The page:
This final idea proved vital. Though the company had sold gift cards since 2001, a more holistic loyalty system was a consistent refrain on MSI. Introduced in 2008, Starbucks Rewards “exploded” once available in the form of a mobile app the following year. Soon, millions of customers had joined the program, and hundreds of millions of dollars were being loaded onto Starbucks Rewards cards.
The success with MSI set the stage for another kind of digital communion: social media. Starting in 2008, Schultz pushed his deputies to execute an aggressive social strategy on Facebook and Twitter. Within months, the company had accumulated 1 million Facebook fans, a figure that would jump to 27 million by 2010. According to Altimeter, in less than a year, Starbucks went from social n00bs to the most “deeply engag[ing]” brand.
Starbucks also brought a significant food technology project to fruition. In 1993, Schultz had hired a cellular biologist obsessed with creating a high-quality instant coffee. Sixteen years later, Starbucks VIA — a water-soluble instant coffee — launched in the United States. In just ten months, VIA grossed $100 million in revenue.
Of course, Schultz also addressed the company’s issues outside the digital realm. That included shaking up the executive team, closing down underperforming stores, and retraining the entire Starbucks staff. The CEO also bolstered the product line through acquisitions (La Boulange, Evolution Juice, and Teavana, chief among them), better penetrated CPG channels, and grew footprint in Asia.
None of these amendments should be overlooked, but all were essentially evolutions, improvements on existing processes. The most significant change was undoubtedly spawned along the coast of Kailua-Kona. Schultz had returned as CEO of a coffee business. He left as CEO of a tech company.
Tall: Starbucks, a tech company
It would be reasonable at this point to be thinking, C’mon, now. Is Starbucks really a tech company?
You’re right that if you asked 100 people what Starbucks does, precisely zero of them would say “AI upselling” or “consumer fintech.”
Allow me to make my case.
Yes, Starbucks sells coffee. That is how it makes its money and were it to stop doing that, the company would cease to exist. Fin.
However, all of the most exciting ways the business seeks to differentiate itself rely on technology. As the coffee sector grows more competitive, pixels and bits will influence buying decisions and open new revenue channels more than the harmony of a specific blend.
Heck, even their CEO is a tech guy: Schultz’s successor, Kevin Johnson, began his career as a developer at IBM, became VP of worldwide sales at Microsoft, and subsequently served as CEO of Juniper Networks, a publicly-traded enterprise software and networking business.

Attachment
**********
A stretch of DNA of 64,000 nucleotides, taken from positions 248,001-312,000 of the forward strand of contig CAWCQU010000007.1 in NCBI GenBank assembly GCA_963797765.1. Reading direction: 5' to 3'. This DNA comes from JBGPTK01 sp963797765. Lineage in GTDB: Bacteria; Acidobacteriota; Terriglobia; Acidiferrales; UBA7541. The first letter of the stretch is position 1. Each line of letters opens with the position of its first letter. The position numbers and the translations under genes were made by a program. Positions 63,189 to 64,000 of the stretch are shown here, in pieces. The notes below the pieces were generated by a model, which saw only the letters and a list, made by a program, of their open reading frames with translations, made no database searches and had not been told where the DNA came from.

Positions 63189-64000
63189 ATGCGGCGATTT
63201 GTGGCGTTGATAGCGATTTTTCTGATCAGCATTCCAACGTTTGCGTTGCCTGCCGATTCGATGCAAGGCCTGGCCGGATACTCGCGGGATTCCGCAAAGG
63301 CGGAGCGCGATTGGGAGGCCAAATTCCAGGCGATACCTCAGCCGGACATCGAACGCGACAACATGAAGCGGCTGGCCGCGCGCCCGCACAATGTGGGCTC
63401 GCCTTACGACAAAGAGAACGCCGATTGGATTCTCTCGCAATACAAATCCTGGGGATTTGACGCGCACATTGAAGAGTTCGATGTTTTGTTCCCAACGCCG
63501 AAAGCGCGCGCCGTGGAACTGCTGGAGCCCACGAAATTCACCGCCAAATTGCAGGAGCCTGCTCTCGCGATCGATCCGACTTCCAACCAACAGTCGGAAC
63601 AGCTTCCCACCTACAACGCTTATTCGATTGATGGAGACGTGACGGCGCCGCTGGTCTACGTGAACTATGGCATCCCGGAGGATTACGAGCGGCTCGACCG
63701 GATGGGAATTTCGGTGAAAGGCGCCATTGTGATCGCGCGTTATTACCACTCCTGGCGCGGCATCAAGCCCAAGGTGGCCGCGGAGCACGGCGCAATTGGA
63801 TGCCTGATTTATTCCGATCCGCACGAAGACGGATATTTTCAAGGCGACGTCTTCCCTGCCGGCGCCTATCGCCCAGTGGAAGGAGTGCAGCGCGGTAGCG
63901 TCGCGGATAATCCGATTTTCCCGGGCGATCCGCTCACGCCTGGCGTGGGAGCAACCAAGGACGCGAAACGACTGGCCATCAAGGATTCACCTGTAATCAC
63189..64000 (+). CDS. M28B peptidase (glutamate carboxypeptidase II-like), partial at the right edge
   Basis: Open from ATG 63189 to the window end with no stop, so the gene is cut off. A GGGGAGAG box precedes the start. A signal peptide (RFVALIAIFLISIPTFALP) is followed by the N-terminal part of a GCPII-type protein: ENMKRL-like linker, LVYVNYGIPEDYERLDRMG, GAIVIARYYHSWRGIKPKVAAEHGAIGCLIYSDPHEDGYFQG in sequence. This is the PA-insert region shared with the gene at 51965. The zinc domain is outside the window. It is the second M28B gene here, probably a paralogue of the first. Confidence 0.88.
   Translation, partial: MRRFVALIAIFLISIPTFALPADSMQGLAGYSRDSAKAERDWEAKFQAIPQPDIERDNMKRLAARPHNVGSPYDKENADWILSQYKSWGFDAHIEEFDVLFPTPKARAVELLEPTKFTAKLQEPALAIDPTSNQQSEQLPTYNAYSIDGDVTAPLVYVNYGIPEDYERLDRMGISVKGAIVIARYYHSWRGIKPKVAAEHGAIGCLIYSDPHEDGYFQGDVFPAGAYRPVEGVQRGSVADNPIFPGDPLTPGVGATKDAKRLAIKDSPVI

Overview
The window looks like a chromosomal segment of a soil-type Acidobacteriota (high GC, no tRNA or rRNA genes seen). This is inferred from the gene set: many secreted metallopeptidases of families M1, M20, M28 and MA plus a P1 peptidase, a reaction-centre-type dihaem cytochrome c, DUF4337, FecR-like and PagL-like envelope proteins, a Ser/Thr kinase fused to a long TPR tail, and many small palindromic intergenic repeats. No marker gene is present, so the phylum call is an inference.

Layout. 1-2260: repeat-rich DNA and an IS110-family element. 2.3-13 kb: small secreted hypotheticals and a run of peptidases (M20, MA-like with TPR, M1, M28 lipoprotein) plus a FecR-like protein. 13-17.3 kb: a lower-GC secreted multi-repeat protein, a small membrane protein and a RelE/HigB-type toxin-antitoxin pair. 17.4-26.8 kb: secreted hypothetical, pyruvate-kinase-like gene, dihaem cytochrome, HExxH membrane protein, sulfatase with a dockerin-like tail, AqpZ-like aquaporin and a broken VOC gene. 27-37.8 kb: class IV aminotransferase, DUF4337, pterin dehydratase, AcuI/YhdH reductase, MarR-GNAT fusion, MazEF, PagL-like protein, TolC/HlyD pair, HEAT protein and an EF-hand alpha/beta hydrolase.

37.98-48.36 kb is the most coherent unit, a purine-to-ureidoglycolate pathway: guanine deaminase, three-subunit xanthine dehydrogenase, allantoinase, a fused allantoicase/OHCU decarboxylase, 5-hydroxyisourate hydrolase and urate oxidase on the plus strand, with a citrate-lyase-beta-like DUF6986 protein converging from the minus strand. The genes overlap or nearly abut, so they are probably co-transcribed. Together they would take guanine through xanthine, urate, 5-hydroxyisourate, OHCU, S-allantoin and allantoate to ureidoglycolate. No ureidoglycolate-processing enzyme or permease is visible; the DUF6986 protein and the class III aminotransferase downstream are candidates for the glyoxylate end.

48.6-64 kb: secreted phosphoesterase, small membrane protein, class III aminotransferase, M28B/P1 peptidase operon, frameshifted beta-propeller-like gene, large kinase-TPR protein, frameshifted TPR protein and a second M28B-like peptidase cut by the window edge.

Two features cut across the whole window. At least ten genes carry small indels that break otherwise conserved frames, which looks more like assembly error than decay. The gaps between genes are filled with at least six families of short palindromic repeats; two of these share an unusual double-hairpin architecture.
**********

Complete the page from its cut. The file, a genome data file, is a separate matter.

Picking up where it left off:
So, Starbucks is a tech company. (At least, to some degree). But what type of tech company is it?
It’s three-in-one: a high-engagement consumer app, an AI platform, and a neobank.
If the law permits, selling a high-margin addictive substance makes for a tidy business. Coffee is just such a miracle substance: legally pristine, largely stigma-free, consumed at least once daily, available in neverending forms and formats, cheap to produce, easy to sell, and habit-forming. Jackpot.
It’s perhaps unsurprising that an app that secures this matitudinal narcotic is similarly well-frequented. That proves to be true of Starbuck’s mobile app.
Though simple in function — offering a sleekly designed place to order ahead, earn rewards, and gift drinks — it has proven popular. In the most recent earnings call, Johnson noted that 52% of domestic sales came from Starbucks Rewards members, with mobile orders making up 26%. Starbucks reported 22.9 million “active” Rewards members, an increase of 1 million over the past quarter. During the pandemic, the company picked up 3.5 million members. This has been boosted by the “Stars for Everyone” initiative, which grants anyone who uses the app — even if they don’t preload money — “stars,” which can be redeemed for rewards. Previously, stars were only available to Rewards members that preloaded funds. (There’s some nuance here, which we’ll discuss below.)
That seems to compare favorably with peers, though differing definitions around what constitutes an “active” user make direct comparison difficult. McDonald’s professes to have 20 million active app users, Chipotle claims 19.5 million, and Dunkin’ Donuts lags at 5.4 million.
The scale of Starbucks’ digital user base, and the speed of growth, are both impressive.
The benefits of online ordering extend beyond having a direct, omnipresent customer relationship, impacting operations. When customers order ahead, Starbucks partners are better able to triage production and use free time to delight customers.
Of course, much of the app’s power is down to its ability to influence consumer behavior. For that, Starbucks relies on its secret weapon: Deep Brew.
Drip coffee in the morning (+ Southwest Veggie Wrap + Avocado Spread).
Discounted Caramel Frappuccino in the afternoon (+ Marshmallow Dream Bar).
Reward Mint Tranquility tea on the way home (+ bag of Blonde Roast).
This is the dream Starbucks consumer schedule: a finely-tuned, highly personalized string of discounts, upsells, rewards, and expansions.
In its quest to maximize AOV, increase the frequency of customer visits, and optimize throughput, Starbucks relies on a superabundance of data from consumers and the business itself. Its sophisticated AI capabilities parse that information to inform its suggestions. A few examples of how this plays out.
- Geographical information. You’re close to home, and it’s 11 am on Saturday. Starbucks uses this information to suggest you get a danish as a weekend treat.
- Contextual information. It’s Tuesday, and it’s raining. To coax you out of your office, Starbucks offers a discount on one of its specialty beverages.